- Anti-money laundering controls (AML)
- Counter-terrorism financing (CTF)
- De-risking and anti-discrimination
Authorities are urgently seeking new ways to uncover and exploit transactions linked to Islamic State militants. They are blocking the financing of terrorism and using transaction data in military operations.
“New initiatives in jurisdictions such as the UK, together with the urgent need to cut off terrorist financing, mean there have never been as many opportunities for collaboration with law enforcement agencies, with the Financial Action Task Force (FATF) and with the 198 countries committed to implementing the FATF Recommendations.”
– David Lewis, executive secretary of the Financial Action Task Force
Though the FATF assessment for the UK will likely be postponed through 2018, the UK is getting a head start with a requirement giving money laundering reporting officers greater personal liability. Firms in both Canada and Australia can expect major changes for AML/CTF frameworks this year as authorities act on FATF recommendations from 2015 assessments.
In Asia, European and U.S. regulations will dominate the agenda. Firms will have to contend with the growing extraterritorial impact of foreign regulations while managing stuttering economic growth. Most Asian jurisdictions remain on track to implement G20-driven rules but global regulators and policymakers will also seek to increase cooperation with the region to ensure it has sufficient clout in wider regulatory matters.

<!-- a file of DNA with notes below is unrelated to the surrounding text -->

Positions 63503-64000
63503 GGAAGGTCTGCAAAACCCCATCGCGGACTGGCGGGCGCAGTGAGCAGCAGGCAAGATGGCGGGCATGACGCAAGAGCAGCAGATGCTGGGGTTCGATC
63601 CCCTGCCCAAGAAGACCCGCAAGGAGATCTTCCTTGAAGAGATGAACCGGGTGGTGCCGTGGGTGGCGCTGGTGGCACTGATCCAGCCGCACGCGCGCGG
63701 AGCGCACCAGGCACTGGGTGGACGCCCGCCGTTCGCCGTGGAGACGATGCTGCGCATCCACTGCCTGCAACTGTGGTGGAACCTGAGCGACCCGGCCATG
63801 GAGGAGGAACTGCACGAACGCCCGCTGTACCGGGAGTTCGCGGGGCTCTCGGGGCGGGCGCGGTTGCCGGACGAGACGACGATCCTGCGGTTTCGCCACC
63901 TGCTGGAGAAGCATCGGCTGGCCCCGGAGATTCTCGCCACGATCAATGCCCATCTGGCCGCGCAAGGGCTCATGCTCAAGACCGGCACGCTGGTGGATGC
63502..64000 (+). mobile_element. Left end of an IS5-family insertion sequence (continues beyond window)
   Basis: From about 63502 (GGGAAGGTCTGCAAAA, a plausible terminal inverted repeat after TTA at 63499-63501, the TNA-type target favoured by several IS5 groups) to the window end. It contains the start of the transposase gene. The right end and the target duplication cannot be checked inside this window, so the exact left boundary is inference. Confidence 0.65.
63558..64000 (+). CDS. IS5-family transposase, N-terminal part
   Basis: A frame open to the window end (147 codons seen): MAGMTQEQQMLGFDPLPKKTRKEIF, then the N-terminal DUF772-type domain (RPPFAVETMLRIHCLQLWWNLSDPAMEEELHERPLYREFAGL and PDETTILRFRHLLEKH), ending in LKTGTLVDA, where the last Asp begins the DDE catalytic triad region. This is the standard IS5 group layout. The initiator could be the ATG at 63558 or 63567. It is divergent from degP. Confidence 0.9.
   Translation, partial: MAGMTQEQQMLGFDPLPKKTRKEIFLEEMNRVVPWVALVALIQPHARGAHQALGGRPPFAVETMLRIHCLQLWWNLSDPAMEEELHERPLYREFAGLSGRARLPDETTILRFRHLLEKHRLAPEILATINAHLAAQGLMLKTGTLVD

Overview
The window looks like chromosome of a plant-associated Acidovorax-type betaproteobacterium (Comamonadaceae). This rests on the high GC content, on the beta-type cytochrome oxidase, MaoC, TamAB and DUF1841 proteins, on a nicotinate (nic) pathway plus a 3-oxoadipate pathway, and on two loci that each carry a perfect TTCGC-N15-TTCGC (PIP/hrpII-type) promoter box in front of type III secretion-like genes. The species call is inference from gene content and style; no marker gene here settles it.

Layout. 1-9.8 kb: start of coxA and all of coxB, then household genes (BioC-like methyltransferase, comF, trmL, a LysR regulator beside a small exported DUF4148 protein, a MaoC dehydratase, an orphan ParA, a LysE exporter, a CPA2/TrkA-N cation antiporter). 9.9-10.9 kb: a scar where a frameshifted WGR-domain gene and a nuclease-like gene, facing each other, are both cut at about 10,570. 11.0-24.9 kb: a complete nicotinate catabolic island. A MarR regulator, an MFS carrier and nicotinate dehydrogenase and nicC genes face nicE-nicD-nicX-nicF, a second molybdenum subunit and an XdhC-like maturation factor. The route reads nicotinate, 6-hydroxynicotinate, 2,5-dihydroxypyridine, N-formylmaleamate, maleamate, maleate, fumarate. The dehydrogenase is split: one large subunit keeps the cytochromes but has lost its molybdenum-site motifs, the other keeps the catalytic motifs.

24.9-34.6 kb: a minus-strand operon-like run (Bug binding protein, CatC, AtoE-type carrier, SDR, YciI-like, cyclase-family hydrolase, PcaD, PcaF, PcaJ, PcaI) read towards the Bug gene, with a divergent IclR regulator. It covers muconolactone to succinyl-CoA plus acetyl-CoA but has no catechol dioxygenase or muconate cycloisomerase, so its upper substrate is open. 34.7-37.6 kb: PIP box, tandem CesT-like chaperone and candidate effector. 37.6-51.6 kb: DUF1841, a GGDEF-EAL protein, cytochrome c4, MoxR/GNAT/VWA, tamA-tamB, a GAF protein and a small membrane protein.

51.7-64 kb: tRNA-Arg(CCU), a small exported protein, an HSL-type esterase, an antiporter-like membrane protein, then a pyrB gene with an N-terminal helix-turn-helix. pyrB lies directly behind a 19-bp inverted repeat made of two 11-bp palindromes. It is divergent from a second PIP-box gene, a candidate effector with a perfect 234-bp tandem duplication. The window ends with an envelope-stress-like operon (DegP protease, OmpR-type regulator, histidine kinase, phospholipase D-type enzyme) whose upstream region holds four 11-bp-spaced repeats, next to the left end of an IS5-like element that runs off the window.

Technology-fueled threats keeping pace with advancements
The rapid evolution of FinTech – most often lauded for opportunity – also poses significant risk. Robo-advisors, for example, will face closer regulatory scrutiny in 2016. Wherever there is a “buyer beware” caveat, “seller beware” is not far behind.
The “Internet of Things” (IoT) will leave unwary firms open to cyber attacks. Regulators, particularly in Asia, are keen to establish and enforce a baseline for cyber security controls and updates. Investment in Advanced Cyber Threat Analytics (ACTA). will be invaluable for firms looking to improve cyber risk management.
Expert views and insights
Thomson Reuters Regulatory Intelligence asked industry professionals to weigh in on this year’s trends.
The role of MLROs in 2016
Five money laundering reporting officers (MLROs) shared their views with us on key challenges in their roles for the year ahead. Front-of-mind issues included greater personal liability, the impact of enforcement and sanctions, know your customer (KYC) risks, and crucially, how MLROs can make a difference in the fight against financial crime and terrorism in their respective theaters of operation.
Regulatory volume and consequences
Thomson Reuters Regulatory Intelligence also asked compliance professionals to comment on a “conciliatory” remark by UK FCA acting chief executive Tracey McDermott, from a speech given last October. Here are some of their thoughts:
Download our report for more information on key regulatory actions worldwide.